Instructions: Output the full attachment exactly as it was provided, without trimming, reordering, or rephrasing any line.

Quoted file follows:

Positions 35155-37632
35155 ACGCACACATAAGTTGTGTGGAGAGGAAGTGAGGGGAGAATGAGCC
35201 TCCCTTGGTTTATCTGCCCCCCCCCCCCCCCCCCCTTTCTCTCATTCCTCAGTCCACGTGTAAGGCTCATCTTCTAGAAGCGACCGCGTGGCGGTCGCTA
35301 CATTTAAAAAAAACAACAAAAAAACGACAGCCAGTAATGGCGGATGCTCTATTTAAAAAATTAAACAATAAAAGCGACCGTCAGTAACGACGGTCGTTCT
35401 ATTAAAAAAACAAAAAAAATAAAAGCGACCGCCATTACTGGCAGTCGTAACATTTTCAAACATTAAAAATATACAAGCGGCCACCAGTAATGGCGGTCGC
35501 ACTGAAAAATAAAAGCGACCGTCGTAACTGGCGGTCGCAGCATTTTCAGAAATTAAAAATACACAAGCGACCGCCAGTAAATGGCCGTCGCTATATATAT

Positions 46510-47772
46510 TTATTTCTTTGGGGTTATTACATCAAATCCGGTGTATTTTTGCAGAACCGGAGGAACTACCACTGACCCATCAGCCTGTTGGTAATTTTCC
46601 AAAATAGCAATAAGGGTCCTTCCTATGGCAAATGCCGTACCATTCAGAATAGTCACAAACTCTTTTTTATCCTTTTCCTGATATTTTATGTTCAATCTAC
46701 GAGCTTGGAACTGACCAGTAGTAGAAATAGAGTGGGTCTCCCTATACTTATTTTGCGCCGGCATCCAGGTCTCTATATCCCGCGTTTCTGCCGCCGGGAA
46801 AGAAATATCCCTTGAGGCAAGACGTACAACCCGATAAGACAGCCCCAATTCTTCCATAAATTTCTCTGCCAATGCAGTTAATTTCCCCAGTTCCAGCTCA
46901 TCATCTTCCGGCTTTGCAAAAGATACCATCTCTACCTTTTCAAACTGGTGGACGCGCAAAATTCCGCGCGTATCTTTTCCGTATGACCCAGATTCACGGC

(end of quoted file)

Positions 35155-37632
35155 ACGCACACATAAGTTGTGTGGAGAGGAAGTGAGGGGAGAATGAGCC
35201 TCCCTTGGTTTATCTGCCCCCCCCCCCCCCCCCCCTTTCTCTCATTCCTCAGTCCACGTGTAAGGCTCATCTTCTAGAAGCGACCGCGTGGCGGTCGCTA
35301 CATTTAAAAAAAACAACAAAAAAACGACAGCCAGTAATGGCGGATGCTCTATTTAAAAAATTAAACAATAAAAGCGACCGTCAGTAACGACGGTCGTTCT
35401 ATTAAAAAAACAAAAAAAATAAAAGCGACCGCCATTACTGGCAGTCGTAACATTTTCAAACATTAAAAATATACAAGCGGCCACCAGTAATGGCGGTCGC
35501 ACTGAAAAATAAAAGCGACCGTCGTAACTGGCGGTCGCAGCATTTTCAGAAATTAAAAATACACAAGCGACCGCCAGTAAATGGCCGTCGCTATATATAT

Positions 46510-47772
46510 TTATTTCTTTGGGGTTATTACATCAAATCCGGTGTATTTTTGCAGAACCGGAGGAACTACCACTGACCCATCAGCCTGTTGGTAATTTTCC
46601 AAAATAGCAATAAGGGTCCTTCCTATGGCAAATGCCGTACCATTCAGAATAGTCACAAACTCTTTTTTATCCTTTTCCTGATATTTTATGTTCAATCTAC
46701 GAGCTTGGAACTGACCAGTAGTAGAAATAGAGTGGGTCTCCCTATACTTATTTTGCGCCGGCATCCAGGTCTCTATATCCCGCGTTTCTGCCGCCGGGAA
46801 AGAAATATCCCTTGAGGCAAGACGTACAACCCGATAAGACAGCCCCAATTCTTCCATAAATTTCTCTGCCAATGCAGTTAATTTCCCCAGTTCCAGCTCA
46901 TCATCTTCCGGCTTTGCAAAAGATACCATCTCTACCTTTTCAAACTGGTGGACGCGCAAAATTCCGCGCGTATCTTTTCCGTATGACCCAGATTCACGGC